Checkout shocks changing shopping: the new era of retail payments

Ross McGee
Ross McGee

The circular economy is synonymous with sustainability. It is a conscious effort to repurpose and reuse goods and materials rather than expending income on attaining new resources as a consequence of throwing old ones away. It is therefore difficult to imagine the term being applied to the world of retail payments. However, this is just one of the many landmarks which payment technology is reaching, signifying just how much is changing. Read on to discover how this revelation and others are transforming the shopping experience:

Self-sustainable payments

Digital payments are nothing new these days. Contactless payments have been available in the UK since 2007 and mobile wallets such as Google Pay are now used by over 150 million people worldwide. Whilst these services have always offered benefits to end-users, now they are also serving themselves.

Every time a digital action takes place, it leaves a trace, and digital payments are no exception. As a result, the ubiquity of these payments is producing masses of data on payment preferences and shopping habits.

With the core aim of retailers being to encourage further payments, and payment firms sharing this goal, the latter is providing both parties with the means to make this a reality. For example, marketers can now ascertain what sort of products people like and at what time during the week they buy them; and payment firms can intuitively decipher which payment option to prioritise on checkout based on products being bought if they are typically purchased by a certain demographic.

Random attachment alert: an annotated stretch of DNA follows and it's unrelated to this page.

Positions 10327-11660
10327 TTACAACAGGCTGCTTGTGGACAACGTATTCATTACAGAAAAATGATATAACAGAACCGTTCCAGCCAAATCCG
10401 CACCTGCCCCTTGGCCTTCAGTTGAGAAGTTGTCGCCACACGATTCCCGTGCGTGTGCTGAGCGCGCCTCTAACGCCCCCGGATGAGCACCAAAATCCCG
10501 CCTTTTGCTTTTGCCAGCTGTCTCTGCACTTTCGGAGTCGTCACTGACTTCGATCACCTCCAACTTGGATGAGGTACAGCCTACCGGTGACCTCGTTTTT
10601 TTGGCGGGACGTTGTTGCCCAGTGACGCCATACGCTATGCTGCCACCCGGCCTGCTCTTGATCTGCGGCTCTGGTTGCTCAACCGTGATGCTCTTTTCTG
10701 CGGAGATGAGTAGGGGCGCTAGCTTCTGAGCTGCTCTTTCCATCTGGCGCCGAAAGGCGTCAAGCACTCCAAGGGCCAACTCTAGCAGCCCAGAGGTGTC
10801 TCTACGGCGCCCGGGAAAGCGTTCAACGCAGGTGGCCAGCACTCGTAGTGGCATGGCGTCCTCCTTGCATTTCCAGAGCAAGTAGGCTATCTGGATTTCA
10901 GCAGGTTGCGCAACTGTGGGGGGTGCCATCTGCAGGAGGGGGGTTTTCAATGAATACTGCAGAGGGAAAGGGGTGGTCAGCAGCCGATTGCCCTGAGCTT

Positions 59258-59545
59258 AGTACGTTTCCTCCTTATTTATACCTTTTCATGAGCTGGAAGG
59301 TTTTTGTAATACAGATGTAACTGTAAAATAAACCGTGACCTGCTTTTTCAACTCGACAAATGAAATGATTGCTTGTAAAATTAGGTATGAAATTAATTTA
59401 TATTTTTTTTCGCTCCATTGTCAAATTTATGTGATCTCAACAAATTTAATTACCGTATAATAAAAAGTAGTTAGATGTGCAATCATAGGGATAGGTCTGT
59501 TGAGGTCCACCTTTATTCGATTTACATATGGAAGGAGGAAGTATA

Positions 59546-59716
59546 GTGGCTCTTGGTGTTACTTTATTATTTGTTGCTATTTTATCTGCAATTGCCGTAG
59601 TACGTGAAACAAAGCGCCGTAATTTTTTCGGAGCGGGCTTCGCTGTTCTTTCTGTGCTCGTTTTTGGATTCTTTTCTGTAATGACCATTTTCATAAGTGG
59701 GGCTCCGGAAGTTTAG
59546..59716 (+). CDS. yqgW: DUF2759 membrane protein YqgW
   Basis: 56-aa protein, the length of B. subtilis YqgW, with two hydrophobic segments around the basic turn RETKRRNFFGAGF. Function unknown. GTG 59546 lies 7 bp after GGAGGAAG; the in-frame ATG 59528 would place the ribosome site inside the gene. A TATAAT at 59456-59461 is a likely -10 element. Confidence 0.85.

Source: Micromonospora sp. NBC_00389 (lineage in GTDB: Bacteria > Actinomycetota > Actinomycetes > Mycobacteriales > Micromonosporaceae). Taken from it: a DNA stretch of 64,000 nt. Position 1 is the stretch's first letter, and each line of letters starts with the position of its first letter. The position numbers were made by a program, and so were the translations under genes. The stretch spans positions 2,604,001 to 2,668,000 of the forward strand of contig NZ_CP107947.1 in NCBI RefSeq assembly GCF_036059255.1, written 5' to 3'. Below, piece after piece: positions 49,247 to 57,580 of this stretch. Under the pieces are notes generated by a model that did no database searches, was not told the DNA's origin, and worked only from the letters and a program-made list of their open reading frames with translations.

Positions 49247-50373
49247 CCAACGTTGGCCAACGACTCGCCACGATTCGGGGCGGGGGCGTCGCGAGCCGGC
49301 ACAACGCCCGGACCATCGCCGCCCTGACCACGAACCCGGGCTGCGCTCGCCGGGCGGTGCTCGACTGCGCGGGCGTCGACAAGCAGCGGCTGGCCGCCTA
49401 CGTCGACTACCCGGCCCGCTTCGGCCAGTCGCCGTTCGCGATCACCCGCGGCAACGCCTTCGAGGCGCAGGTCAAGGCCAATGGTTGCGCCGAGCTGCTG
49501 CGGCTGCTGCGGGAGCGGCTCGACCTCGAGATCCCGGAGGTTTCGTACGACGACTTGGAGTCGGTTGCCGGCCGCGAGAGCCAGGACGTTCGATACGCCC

Payments are therefore becoming a sustainable, circular ecosystem in their own right – every time a payment is made, it produces data which can increase the chances of further ones being made.

Payers in charge

Personalising retail and payment options is no doubt a highly successful strategy for encouraging further payments; however, it can at times be unnervingly spooky for customers when algorithms accurately predict their needs. Introducing a human element to payments whilst keeping options available is therefore a good resolution to this “nice-to-have” issue.

POS terminals with the ability to “split the bill” are one such solution. These devices do what they say on the tin and make it easy for multiple people to choose how they pay their fair share towards a meal, gift or other item. Ultimately, this solution gives customers choice whilst making the need to use peer-to-peer payment (P2P) apps to settle differences redundant. Considering that P2P apps are used by over 80% of consumers, “split the bill” POS terminals within a retail or hospitality setting are bound to be a hit.

All about automation

How goods should be purchased has been hotly debated over the last couple of decades. Ever since online shopping became available, there has been a battle between its new offering and that of traditional in-person shops.

However, it seems that attitudes towards shopping are now leaning in favour towards those akin to online experiences. For instance, even though some people might still prefer to shop in person,  75% wouldn’t withdraw their custom from a retailer which uses automation technology, and nearly 25% would in fact be more inclined to shop with a retailer if they did. Shoppers are therefore evidently coming to value automation – an integral facet of online shopping – so highly that they are willing for it to infiltrate into a traditional shopping experience when it comes to checkout experiences and customer loyalty programs.

It is therefore also likely that they would not want anything going wrong with their payments and would like for back-office operations to be automated too. Even if they have never considered this, it will be in their best interest.